SHELBY TOWNSHIP, Mich. (WOOD) — A year after she was supposedly left to die in a trash can, Foxy the dog is thriving in New Era, Michigan.
People would never know she was the center of a media storm last February, were it not for the permanent wink left behind by the surgery to remove her damaged eye.
Foxy has grown significantly. Although still a small dog, she is leaner and longer legged than most thought she would end up.
There is also another dog in the house named Mort, a Yorkie/Chihuahua mix about half the size of Foxy, but her equal in unbridled energy. The two dogs seem to get along quite well, often giving each other “kisses” as they both sit on the lap of their owner Erin Fisher, an attorney in Hart.
Fisher was chosen by the Kent County Animal Shelter out of dozens of applicants to adopt Foxy. She said it has been a joy to have her.
“She is just a sweetie. And I love her very much. And I’m just so happy about the way the story ended up. I’m glad she’s a part of my life,” said Fisher.
That story started when 18-year-old McKenzie Coleman called the Kent County Animal Shelter last year and said she had found a puppy with an injured eye in the trash.
The story of ‘Foxy the Dog’ became an instant sensation and was covered by multiple media outlets. But then it began to unravel.
Police questioned Coleman who later recanted the trash can story.
But no matter how Foxy ended up in the hands of the animal shelter, she still needed something done about that eye. Veterinarians determined it couldn’t be saved and sewed her eyelid shut.
After seeing Foxy and her new life in New Era, 24 Hour News 8 decided to return to Grand Rapids to speak to the woman who started it all.
Coleman is now 19-years-old, and 8 months pregnant with a boy. She lives with her mother on the southwest side of Grand Rapids in a rental house cut into multiple apartments and in obvious disrepair.
She won’t elaborate but says it has been a tough year, “I mean life is hard. You know? You gotta take it how you receive it,” said Coleman.
After the story emerged that Coleman hadn’t just found Foxy, but rather was her owner, Coleman received a huge amount of criticism from an outraged public.
She said the story was twisted and blown out of proportion.
“I have never hurt an animal in my life and it was weird to have somebody throw dirt on my name,” said Coleman.
She went on to say she did in fact find the dog in a trash can outside her apartment window on that cold February day. She told 24 Hour News 8 that she just didn’t tell the whole story to the animal shelter employees because she was trying to protect relatives and a family friend.
Coleman said Foxy originally belonged to her great-great aunt. The puppy was kept with a number of other young dogs of various sizes. Some of those “puppies” were much older and bigger, and one them apparently damaged Foxy’s eye during play. (The explanation correlates with veterinarians who speculated a larger dog had bitten Foxy on the head and caused the injury).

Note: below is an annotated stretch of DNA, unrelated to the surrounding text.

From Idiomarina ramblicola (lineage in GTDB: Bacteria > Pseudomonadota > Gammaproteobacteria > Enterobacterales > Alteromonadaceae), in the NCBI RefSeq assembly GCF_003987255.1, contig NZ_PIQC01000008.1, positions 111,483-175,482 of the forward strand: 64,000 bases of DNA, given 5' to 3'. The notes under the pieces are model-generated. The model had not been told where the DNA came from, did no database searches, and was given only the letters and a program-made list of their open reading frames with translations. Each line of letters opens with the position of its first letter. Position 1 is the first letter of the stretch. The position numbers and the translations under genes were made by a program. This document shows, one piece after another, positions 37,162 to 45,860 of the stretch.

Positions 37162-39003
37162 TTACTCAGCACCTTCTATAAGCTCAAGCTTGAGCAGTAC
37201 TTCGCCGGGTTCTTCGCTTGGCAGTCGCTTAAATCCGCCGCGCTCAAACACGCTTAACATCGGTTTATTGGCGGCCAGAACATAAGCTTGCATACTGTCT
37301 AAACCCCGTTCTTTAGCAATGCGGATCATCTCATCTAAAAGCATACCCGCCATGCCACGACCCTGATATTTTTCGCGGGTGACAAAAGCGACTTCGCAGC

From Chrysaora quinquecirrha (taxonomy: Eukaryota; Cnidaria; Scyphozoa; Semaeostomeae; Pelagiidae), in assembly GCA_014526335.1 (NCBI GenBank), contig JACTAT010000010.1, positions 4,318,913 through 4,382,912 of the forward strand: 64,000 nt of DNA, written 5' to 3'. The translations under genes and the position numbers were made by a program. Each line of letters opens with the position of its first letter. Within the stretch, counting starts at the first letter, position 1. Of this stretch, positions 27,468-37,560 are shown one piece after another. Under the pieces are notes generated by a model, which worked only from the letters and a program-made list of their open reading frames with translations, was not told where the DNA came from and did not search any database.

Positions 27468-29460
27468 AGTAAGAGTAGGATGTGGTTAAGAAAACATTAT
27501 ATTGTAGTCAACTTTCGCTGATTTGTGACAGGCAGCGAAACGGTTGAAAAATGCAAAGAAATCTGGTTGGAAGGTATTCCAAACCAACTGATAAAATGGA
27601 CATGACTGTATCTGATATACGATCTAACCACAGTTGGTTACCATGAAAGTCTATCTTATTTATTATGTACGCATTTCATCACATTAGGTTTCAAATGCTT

Coleman said her great-great aunt gave her the dog, which at the time appeared to by dying. Coleman thought Foxy would not survive, but Foxy proved to be a fighter and began to improve.
The eye, however, was getting worse. So a friend of the family said he might have more success and took Foxy into his own care.
He eventually decided it was a lost cause and left Foxy in a plastic waste basket outside the door of Coleman’s apartment door apparently to die in the freezing cold, according to Coleman.
Hours later, Coleman and her mother said they heard the puppy crying. That’s when they found her and called the Kent County Animal Shelter.
“We couldn’t do it for her. So that’s why I called the pound. We couldn’t do nothing for her,” said Coleman. She claims she never expected for the dog to be returned.
Coleman was thrilled to learn that Foxy is doing so well in her new home.
When 24 Hour News 8 showed her pictures of the now fully grown dog, Coleman remarked at how much she resembled “Chili” — Foxy’s sister.
Chili, minus the permanent wink of course, is the spitting image of her litter mate Foxy. Her eyes are clear and bright and she appears to be in good health. Despite being dressed in a pink dog coat she was shivering, which Coleman said was due to the extreme cold and not nervousness.
Coleman said Chili does not belong to her, but instead belongs to her mother — although all three live under the same roof.
As Foxy’s story was being told and retold over the last year, Chili remained in the shadows.
Fisher was surprised to learn that Foxy had a sister and was anxious to see what she looked like, but a reunion wasn’t likely.
Foxy has found a stable, loving life in her new home.
“I can’t imagine life without her. I can’t believe it has been a year. It seems like she’s been a part of my life for a lot longer,” said Fisher.